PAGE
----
Conclave: Black Smoke at First Ballot

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There was no doubt about the colour of the smoke that billowed out of the smokestack above the Sistine Chapel – it was black. This signaled that Cardinals meeting in day one of their conclave were unsuccessful in electing a new pope.

This report from Vatican Radio’s Tracey McClure:

Out in St Peter’s square under dark and heavy clouds, hundreds had gathered with umbrellas aloft to gaze upwards at the chimney in the hopes of being among the first to catch a glimpse of the smoke: white indicating the Cardinals had chosen a Pontiff; black, confirming that they had not found sufficient consensus for any one candidate.

Bright spotlights were trained on the smokestack to illuminate the smoke against the thick backdrop of darkness and inclement weather.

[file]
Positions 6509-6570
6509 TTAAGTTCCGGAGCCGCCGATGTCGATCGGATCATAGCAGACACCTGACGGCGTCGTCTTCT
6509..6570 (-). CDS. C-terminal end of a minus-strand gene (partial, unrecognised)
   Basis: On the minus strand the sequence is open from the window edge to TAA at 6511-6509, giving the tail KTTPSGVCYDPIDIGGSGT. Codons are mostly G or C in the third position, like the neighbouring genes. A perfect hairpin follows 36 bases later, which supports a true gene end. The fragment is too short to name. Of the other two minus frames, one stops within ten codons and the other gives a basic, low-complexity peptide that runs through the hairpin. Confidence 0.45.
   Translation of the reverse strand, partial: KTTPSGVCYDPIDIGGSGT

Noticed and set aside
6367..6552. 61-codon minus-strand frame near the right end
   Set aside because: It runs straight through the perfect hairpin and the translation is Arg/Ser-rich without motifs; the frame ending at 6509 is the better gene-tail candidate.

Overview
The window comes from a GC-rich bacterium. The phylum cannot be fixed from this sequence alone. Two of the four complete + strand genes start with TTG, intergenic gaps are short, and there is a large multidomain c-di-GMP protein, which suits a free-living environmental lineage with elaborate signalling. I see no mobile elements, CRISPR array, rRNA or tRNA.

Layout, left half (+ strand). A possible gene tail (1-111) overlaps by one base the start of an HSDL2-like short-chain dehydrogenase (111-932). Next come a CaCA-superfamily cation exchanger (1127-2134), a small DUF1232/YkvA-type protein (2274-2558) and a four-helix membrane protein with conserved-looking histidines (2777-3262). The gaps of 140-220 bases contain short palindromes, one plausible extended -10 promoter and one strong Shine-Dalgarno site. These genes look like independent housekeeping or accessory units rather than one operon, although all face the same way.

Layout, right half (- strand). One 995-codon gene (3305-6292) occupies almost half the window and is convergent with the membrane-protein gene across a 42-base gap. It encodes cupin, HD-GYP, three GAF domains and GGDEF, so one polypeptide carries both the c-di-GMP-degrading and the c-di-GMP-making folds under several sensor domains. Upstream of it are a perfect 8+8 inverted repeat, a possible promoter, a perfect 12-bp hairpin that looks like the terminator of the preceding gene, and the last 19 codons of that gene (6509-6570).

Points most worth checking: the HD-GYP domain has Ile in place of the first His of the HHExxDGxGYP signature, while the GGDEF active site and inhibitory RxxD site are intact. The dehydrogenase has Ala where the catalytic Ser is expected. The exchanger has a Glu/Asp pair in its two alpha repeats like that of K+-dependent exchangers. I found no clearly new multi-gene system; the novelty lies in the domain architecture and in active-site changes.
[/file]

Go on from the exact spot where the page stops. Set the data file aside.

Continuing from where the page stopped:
The 115 Cardinal electors had entered the Sistine Chapel at about 4:30pm Rome time and opened the conclave by taking a solemn oath of fidelity and secrecy. After prayer and meditation and after the last of the non-electors had left the chapel, the senior Cardinal responsible for the proceedings, Giovanni Battista Re, asked his fellow Cardinals to proceed with the voting for the 265th Successor of Peter.

Beginning Wednesday morning and for each subsequent day of the conclave, the Cardinal electors will be expected to vote in two morning and two afternoon ballots each day. The two morning or the two afternoon ballots are burned together so there will only be two smoke signals per day: one sometime around noon, the other at about 7pm local time.

Of course, if a pope is elected in the morning’s first ballot, people can expect to see white smoke billow forth between 10.30am and 11am. The same holds true for the first afternoon ballot: should a pontiff be elected then, white smoke should be visible between 5.30pm and 6pm.

Then, the real suspense begins: who has been elected Pope? Typically, it takes about forty minutes between the time the new Pope must accept the office, change into white vestments and hear the Cardinals pledge their obedience to him before we finally hear the words, “Habemus Papam” from the central loggia of St. Peter’s basilica.